Court Upholds Indiana Law Banning Sales of Aborted Baby Parts

State   Micaiah Bilger   Mar 18, 2019   |   4:23PM    Indianapolis, Indiana

Indiana won a victory last week when a federal court reversed a decision blocking the state from banning the use of aborted baby body parts in research.

The Seventh Circuit Court of Appeals ruled against a lower court decision that found the law to be unconstitutionally vague, the AP reports.

The 2016 law prohibits anyone from intentionally acquiring, receiving, selling or transferring fetal tissue, punishable by a level five felony. Indiana also requires that aborted babies’ bodies be cremated or buried. The Trustees of Indiana University sued to overturn the 2016 law, claiming it infringed on the university’s First Amendment academic freedoms.

U.S. District Judge Jane Magnus-Stinson agreed and blocked the law, but the Seventh Circuit reversed her decision last week.

“The district court … held that the words ‘acquires,’ ‘receives,’ and ‘transfers,’ and the phrase ‘any other part,’ are too uncertain to have legal force,” Judge Frank Easterbrook wrote in the decision, acquired by Courthouse News. “If that is right, then big chunks of the legal system are invalid, because those words are ubiquitous in statutes, regulations, and judicial opinions.”

WND reports more:

University officials had sued the prosecutors in Marion and Monroe counties three years ago, claiming researchers could face prison terms for violating that law as they pursued their various research projects.

Courthouse News reported one professor “has been using fetal tissue in his research since 2011 as a control to understand differences between and healthy and unhealthy brains.”

University officials claimed it was a violation of the First Amendment.

The Seventh Circuit disagreed with the claim. It also ruled that the university cannot sue the state, writing: “The university, as part of Indiana, is not entitled to sue its own state. Indiana’s legislature is free to decide what use (including none) to make of Indiana’s property.”

The justices also responded to the university’s claims that “a fetus is not a person” by pointing to the ethical debate surrounding the issue.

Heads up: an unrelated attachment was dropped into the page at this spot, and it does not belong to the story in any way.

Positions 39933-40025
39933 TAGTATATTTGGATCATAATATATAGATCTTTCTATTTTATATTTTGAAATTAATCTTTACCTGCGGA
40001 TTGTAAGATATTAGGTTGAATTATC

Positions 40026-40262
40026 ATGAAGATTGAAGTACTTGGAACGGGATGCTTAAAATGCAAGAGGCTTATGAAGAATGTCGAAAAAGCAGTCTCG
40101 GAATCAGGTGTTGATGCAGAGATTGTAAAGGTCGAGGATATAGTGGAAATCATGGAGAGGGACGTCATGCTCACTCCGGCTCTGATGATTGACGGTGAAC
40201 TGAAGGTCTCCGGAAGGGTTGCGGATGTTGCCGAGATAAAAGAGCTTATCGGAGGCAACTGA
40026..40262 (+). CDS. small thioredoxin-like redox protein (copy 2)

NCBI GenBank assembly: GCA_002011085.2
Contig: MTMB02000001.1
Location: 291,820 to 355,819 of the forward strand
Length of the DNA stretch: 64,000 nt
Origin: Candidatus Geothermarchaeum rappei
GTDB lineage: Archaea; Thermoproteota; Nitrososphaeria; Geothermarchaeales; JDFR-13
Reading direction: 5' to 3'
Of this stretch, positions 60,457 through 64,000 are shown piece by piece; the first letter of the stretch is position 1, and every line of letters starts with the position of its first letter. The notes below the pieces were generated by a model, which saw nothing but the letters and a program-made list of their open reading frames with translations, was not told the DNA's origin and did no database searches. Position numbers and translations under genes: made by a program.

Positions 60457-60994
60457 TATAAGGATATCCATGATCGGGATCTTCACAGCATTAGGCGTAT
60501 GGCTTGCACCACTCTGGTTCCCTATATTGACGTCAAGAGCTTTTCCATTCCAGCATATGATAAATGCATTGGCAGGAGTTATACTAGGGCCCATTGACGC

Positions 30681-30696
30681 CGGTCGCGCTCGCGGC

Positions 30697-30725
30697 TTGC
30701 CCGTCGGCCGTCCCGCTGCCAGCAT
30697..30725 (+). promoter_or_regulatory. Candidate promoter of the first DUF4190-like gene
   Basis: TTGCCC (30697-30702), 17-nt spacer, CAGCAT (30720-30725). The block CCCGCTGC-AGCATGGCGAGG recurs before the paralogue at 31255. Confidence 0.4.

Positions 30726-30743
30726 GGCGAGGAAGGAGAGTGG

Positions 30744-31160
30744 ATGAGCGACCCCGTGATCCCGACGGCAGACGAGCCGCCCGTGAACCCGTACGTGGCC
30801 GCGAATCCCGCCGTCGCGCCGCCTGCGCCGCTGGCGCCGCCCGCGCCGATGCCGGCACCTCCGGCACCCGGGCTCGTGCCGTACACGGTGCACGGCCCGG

“That does not eliminate the possibility of serious debate about when, if at all, it is ethical to perform medical experiments on aborted fetal tissue,” they wrote.

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Indiana Right to Life President and CEO Mike Fichter praised the ruling in a statement.

“We applaud the Seventh Circuit for upholding Indiana’s right to block the use of tissue from aborted babies for experimental purposes,” Fichter said. “This law affirms the dignity and humanity of aborted children by preventing their body parts and tissue from being trafficked and exchanged as material for ghoulish experiments.”

Indiana lawmakers moved to prohibit the trafficking of aborted baby body parts in 2016 after undercover videos by the Center for Medical Progress exposed an aborted baby body parts scandal at Planned Parenthood and other abortion facilities.

Not long after the university filed its lawsuit, Indiana Right to Life informed LifeNews.com that it had confirmed Indiana University purchased brains from aborted babies from the Department of Pediatrics at the University of Washington.

In an op-ed in the Milwaukee Wisconsin Journal Sentinel in 2015, six doctors explained why using fetal “tissue” for research is unethical and unnecessary for scientists.

“The argument that fetal-derived tissues must be used in research to develop medical treatments is false,” they wrote. “Many therapies have been developed using cell lines not of fetal origin, including insulin for diabetes (produced in bacteria), Herceptin for breast cancer and tissue plasminogen activator for heart attack, stroke and pulmonary embolism (both developed in Chinese hamster ovary cells).”

The Indiana law also is facing a challenge from Planned Parenthood.